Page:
This morning, at the historic Willard Hotel in Washington DC, where on a November morning in 1861 Julia Ward Howe penned the Battle Hymn of the Republic, Harvard economics professor and former Obama climate adviser Joseph Aldy issued a clarion call of his own. At a moment of palpable despair, Aldy urged climate policy analysts, advocates and policymakers to consider “The Great Swap,” a carbon tax to advance Republicans’ especially President-elect Trump’s avowed goals of reducing taxes that hold back U.S. economic growth, while also reducing regulatory burdens. Aldy suggested that if Trump wants to live up to his reputation as a deal-maker, he will not pass up the opportunity for a carbon tax to help fund tax reform and eliminate EPA greenhouse gas regulations, goals that Republicans have long espoused. He noted that a carbon tax would also provide businesses with climate policy certainty while cost-effectively avoiding the international repercussions of U.S. repudiation of the Paris climate agreement.
Aldy opens his glossy 38-page paper, citing the robust economic consensus that a carbon tax would reduce CO2 emissions at far lower cost than the current unstable patchwork of regulations and subsidies. Aldy, who advised President Obama whose signature climate achievement was EPA’s Clean Power Plan, pointedly suggests that EPA’s sector-by-sector approach is grossly inadequate to meet long term climate goals and would achieve its near-term goals at unnecessarily high cost. In his remarks, Aldy went further: He suggested that Congress “repeal and replace” the Clean Power Plan with a carbon tax. Moreover, Aldy noted that a modest carbon tax, starting at $25/T CO2 rising 5% annually in real terms, would generate revenue of $100 – 200 billion that could be used to reduce individual and corporate income taxes without increasing the deficit.
Discussing design options, Aldy’s paper cites the growing body of economics literature showing that a carbon tax “swap” can be distributionally-progressive (e.g., by using revenue to cut payroll taxes) and growth-inducing (e.g., by cutting corporate income taxes) or both (by allocating some revenue for each). He suggests that every five years Congress should adjust the carbon tax rate and its annual percentage increase based on emissions data supplied by EPA, tax revenue and economic data from the Treasury Department and data on other countries’ emissions reductions from the State Department. Aldy concludes by pointing out that a carbon tax with “border tax adjustments” to impose equivalent carbon taxes on imported goods would protect the competitive position of U.S. businesses, even energy-intensive industry. He further notes that border adjustments offer leverage for the U.S. to induce similar policies by our major trading partners.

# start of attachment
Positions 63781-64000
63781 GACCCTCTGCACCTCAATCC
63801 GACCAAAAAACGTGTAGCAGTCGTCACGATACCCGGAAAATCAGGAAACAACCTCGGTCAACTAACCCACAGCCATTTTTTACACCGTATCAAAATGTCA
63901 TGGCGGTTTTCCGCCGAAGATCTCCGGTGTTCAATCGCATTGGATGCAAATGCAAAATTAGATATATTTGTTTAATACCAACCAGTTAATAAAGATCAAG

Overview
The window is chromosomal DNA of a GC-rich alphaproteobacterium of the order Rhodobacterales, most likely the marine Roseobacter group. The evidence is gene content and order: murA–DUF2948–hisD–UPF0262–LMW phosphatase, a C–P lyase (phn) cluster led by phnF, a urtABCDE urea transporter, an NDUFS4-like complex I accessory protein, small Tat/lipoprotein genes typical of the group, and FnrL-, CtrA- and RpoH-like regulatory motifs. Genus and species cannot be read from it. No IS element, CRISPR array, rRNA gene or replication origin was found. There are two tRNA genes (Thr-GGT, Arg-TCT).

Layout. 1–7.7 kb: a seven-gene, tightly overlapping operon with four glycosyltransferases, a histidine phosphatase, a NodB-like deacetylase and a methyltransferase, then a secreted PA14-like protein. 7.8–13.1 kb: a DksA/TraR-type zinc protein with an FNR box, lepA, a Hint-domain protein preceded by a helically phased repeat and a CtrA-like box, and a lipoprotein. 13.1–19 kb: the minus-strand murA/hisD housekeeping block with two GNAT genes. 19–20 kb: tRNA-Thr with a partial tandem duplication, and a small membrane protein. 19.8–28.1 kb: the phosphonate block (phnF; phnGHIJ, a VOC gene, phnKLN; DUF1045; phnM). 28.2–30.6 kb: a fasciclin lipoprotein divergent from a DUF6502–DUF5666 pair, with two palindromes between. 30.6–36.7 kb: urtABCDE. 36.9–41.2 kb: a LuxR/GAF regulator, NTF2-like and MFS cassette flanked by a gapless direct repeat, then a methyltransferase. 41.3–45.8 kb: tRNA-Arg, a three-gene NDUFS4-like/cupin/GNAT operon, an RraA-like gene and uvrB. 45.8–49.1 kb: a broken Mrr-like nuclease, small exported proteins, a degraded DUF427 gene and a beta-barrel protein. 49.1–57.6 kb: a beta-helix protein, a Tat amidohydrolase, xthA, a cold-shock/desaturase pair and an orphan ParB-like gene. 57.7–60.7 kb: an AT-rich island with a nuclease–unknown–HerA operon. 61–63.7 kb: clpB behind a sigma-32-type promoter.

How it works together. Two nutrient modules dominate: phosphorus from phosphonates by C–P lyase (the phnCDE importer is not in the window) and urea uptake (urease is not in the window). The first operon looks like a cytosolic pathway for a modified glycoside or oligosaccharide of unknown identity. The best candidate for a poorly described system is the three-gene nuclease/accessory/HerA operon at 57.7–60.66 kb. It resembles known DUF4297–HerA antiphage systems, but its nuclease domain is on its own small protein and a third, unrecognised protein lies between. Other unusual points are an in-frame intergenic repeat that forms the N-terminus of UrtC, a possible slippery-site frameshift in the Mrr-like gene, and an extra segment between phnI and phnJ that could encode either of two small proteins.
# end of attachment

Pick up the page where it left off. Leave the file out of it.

The economic and political case Aldy presented was hardly new to those who have studied climate policy, but he did manage to articulate a plausible scenario in what appears now to be a dire political situation for climate policy.
Following Aldy’s presentation, Hannah Hess of E & E News moderated a panel discussion featuring John Larsen of Johns Hopkins University and the Rhodium Group, Jerry Taylor of the Libertarian Niskanen Center, Todd Wooten of the Senate Finance Committee and Catrina Rorke of R Street Institute. Taylor registered skepticism, quipping, “Business wants certainty? Here it is: no more federal greenhouse gas involvement.” And Wooton opined that Congress will not “repeal and replace” the Clean Power plan, it will just “repeal, ASAP.” For her part, Rorke called on Republicans not to stand aside on climate policy the way they have left health policy to Democrats. She urged them to enact conservative “free market” climate policy to avoid further alienating young voters who understand and accept climate science.
While Professor Aldy’s proposal assumes a decidedly rosy scenario, maybe it is not beyond the pale to hope that Mr. Trump and at least some Republicans get past their climate science aversion to advance policy that comports with their stated principles, advances their tax reform and regulatory relief goals and could even help the U.S. lead on low-carbon innovation and technology.
 Gilbert Metcalf, “A Green Employment Tax Swap: Using A Carbon Tax to Finance Payroll Tax Relief,” Brookings Institution, 2007. Rep. Bob Inglis (R-SC) proposed a carbon tax for payroll tax swap in his “Raise Wages, Cut Carbon Act of 2009,” HR 2380, 111th Congress.
 The “Tax Pollution, Not Profits Act” by Rep. John Delaney, HR 2202 (2015), would apply half of carbon tax revenue to reduce the corporate income tax rate, with the other half returned in lump sum to low and moderate income households and to fund transition assistance and early retirement for displaced coal workers.
 Jennifer Hillman, “Changing Climate for Carbon Taxes: Who’s Afraid of the WTO?,” German Marshall Fund, Climate Advisors, American Action Forum, 2013.